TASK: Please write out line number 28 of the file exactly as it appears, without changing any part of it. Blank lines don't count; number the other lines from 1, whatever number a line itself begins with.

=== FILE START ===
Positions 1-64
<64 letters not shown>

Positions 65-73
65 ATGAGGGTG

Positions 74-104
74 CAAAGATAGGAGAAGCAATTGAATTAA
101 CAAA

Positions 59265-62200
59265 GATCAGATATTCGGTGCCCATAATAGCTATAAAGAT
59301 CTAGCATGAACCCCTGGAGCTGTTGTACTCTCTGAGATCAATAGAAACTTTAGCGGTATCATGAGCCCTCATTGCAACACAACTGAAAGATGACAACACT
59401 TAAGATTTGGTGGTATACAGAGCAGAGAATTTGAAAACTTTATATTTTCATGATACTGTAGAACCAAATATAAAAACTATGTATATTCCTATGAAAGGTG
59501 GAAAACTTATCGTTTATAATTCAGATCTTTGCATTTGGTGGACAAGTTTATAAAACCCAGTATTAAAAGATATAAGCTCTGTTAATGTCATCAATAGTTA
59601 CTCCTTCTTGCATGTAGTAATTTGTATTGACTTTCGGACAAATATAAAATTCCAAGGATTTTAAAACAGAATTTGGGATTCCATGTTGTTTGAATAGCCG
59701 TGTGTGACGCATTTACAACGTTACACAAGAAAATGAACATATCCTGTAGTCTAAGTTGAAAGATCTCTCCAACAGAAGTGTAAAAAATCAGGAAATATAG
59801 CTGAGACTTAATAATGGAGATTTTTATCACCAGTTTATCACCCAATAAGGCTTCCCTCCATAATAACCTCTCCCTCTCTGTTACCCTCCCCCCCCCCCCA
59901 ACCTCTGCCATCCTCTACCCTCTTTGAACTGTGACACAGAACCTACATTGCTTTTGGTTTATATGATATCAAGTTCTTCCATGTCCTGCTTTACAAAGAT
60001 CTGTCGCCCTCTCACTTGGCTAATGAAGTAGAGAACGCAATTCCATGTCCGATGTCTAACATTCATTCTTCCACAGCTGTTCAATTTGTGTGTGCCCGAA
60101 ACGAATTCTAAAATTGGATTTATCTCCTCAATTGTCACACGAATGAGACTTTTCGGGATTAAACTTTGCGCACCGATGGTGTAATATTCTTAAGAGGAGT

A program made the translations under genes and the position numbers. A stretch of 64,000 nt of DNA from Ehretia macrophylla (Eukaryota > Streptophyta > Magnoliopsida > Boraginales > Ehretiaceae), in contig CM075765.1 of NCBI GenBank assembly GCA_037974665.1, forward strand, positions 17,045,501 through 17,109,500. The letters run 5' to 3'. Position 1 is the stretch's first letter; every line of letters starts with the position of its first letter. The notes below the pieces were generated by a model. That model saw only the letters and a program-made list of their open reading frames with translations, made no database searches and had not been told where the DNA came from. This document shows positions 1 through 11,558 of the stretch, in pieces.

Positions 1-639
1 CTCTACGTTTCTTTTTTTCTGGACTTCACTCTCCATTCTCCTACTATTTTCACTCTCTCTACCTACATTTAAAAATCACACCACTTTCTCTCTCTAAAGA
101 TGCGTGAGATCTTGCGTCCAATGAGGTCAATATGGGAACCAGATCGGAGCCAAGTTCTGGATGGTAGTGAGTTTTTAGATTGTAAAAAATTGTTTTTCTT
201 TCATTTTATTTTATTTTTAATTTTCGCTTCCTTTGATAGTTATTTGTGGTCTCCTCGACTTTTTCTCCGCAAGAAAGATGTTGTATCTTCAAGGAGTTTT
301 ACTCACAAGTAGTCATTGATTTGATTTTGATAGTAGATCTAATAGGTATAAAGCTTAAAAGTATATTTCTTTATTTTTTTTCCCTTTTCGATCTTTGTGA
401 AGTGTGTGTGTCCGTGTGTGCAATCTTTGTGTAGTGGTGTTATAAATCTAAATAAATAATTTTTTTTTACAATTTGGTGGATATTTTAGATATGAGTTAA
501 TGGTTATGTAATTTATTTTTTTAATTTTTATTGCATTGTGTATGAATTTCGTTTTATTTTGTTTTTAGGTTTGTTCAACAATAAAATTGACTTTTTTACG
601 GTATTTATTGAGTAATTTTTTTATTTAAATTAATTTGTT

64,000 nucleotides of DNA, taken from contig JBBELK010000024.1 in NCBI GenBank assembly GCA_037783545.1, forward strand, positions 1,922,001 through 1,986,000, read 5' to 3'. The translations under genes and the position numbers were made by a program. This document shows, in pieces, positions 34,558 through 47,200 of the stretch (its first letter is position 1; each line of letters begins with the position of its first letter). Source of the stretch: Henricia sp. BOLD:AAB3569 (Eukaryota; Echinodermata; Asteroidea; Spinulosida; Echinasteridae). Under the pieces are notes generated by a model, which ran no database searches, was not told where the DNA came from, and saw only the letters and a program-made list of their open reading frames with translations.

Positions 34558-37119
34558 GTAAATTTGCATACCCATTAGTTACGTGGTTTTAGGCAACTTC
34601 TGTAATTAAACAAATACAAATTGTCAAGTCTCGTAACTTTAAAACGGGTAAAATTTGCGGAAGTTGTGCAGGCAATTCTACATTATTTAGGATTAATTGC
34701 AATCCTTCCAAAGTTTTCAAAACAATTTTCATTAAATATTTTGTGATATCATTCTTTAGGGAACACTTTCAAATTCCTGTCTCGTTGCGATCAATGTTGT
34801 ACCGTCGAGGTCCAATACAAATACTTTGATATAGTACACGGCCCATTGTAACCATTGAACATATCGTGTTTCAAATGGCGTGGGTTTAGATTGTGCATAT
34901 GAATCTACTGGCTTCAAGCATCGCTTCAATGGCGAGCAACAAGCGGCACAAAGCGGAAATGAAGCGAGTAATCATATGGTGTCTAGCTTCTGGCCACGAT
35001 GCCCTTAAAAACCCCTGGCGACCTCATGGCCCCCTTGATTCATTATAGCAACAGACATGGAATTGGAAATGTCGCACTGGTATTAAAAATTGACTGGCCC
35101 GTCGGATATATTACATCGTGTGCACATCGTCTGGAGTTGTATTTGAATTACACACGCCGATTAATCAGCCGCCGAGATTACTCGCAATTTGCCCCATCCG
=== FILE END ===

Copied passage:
64,000 nucleotides of DNA, taken from contig JBBELK010000024.1 in NCBI GenBank assembly GCA_037783545.1, forward strand, positions 1,922,001 through 1,986,000, read 5' to 3'. The translations under genes and the position numbers were made by a program. This document shows, in pieces, positions 34,558 through 47,200 of the stretch (its first letter is position 1; each line of letters begins with the position of its first letter). Source of the stretch: Henricia sp. BOLD:AAB3569 (Eukaryota; Echinodermata; Asteroidea; Spinulosida; Echinasteridae). Under the pieces are notes generated by a model, which ran no database searches, was not told where the DNA came from, and saw only the letters and a program-made list of their open reading frames with translations.